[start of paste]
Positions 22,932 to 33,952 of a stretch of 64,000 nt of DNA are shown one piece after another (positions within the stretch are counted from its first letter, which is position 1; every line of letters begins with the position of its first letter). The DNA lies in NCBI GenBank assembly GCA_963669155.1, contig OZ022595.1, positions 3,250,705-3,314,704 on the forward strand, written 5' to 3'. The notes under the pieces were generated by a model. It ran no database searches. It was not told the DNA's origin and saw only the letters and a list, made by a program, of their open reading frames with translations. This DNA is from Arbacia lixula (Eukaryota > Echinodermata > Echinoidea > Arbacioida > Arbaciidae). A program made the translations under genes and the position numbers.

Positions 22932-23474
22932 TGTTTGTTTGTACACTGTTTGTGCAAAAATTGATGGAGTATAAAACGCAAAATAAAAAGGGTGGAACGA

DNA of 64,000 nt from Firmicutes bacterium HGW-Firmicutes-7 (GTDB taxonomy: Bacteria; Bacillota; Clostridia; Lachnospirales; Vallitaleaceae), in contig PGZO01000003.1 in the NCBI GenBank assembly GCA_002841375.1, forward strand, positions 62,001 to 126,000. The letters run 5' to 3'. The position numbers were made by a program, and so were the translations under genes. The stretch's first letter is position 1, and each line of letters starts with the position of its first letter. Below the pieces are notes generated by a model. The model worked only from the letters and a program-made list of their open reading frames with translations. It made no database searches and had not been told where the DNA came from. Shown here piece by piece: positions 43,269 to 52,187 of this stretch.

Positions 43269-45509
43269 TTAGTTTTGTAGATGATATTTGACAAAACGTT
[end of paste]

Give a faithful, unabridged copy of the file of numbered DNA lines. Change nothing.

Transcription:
Positions 22,932 to 33,952 of a stretch of 64,000 nt of DNA are shown one piece after another (positions within the stretch are counted from its first letter, which is position 1; every line of letters begins with the position of its first letter). The DNA lies in NCBI GenBank assembly GCA_963669155.1, contig OZ022595.1, positions 3,250,705-3,314,704 on the forward strand, written 5' to 3'. The notes under the pieces were generated by a model. It ran no database searches. It was not told the DNA's origin and saw only the letters and a list, made by a program, of their open reading frames with translations. This DNA is from Arbacia lixula (Eukaryota > Echinodermata > Echinoidea > Arbacioida > Arbaciidae). A program made the translations under genes and the position numbers.

Positions 22932-23474
22932 TGTTTGTTTGTACACTGTTTGTGCAAAAATTGATGGAGTATAAAACGCAAAATAAAAAGGGTGGAACGA

DNA of 64,000 nt from Firmicutes bacterium HGW-Firmicutes-7 (GTDB taxonomy: Bacteria; Bacillota; Clostridia; Lachnospirales; Vallitaleaceae), in contig PGZO01000003.1 in the NCBI GenBank assembly GCA_002841375.1, forward strand, positions 62,001 to 126,000. The letters run 5' to 3'. The position numbers were made by a program, and so were the translations under genes. The stretch's first letter is position 1, and each line of letters starts with the position of its first letter. Below the pieces are notes generated by a model. The model worked only from the letters and a program-made list of their open reading frames with translations. It made no database searches and had not been told where the DNA came from. Shown here piece by piece: positions 43,269 to 52,187 of this stretch.

Positions 43269-45509
43269 TTAGTTTTGTAGATGATATTTGACAAAACGTT